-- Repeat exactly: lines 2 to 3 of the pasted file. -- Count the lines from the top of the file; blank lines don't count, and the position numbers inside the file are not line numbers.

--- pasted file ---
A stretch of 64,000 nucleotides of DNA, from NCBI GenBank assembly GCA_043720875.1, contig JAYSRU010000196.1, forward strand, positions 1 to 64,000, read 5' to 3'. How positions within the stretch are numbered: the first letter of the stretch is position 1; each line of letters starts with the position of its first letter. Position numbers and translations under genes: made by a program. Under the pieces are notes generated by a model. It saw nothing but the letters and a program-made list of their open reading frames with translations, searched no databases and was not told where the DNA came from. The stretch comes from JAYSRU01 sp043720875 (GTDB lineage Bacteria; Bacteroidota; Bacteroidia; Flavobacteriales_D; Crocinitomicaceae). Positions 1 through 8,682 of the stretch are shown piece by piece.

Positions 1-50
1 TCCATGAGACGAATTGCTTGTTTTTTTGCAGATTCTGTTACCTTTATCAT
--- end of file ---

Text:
Positions 1-50
1 TCCATGAGACGAATTGCTTGTTTTTTTGCAGATTCTGTTACCTTTATCAT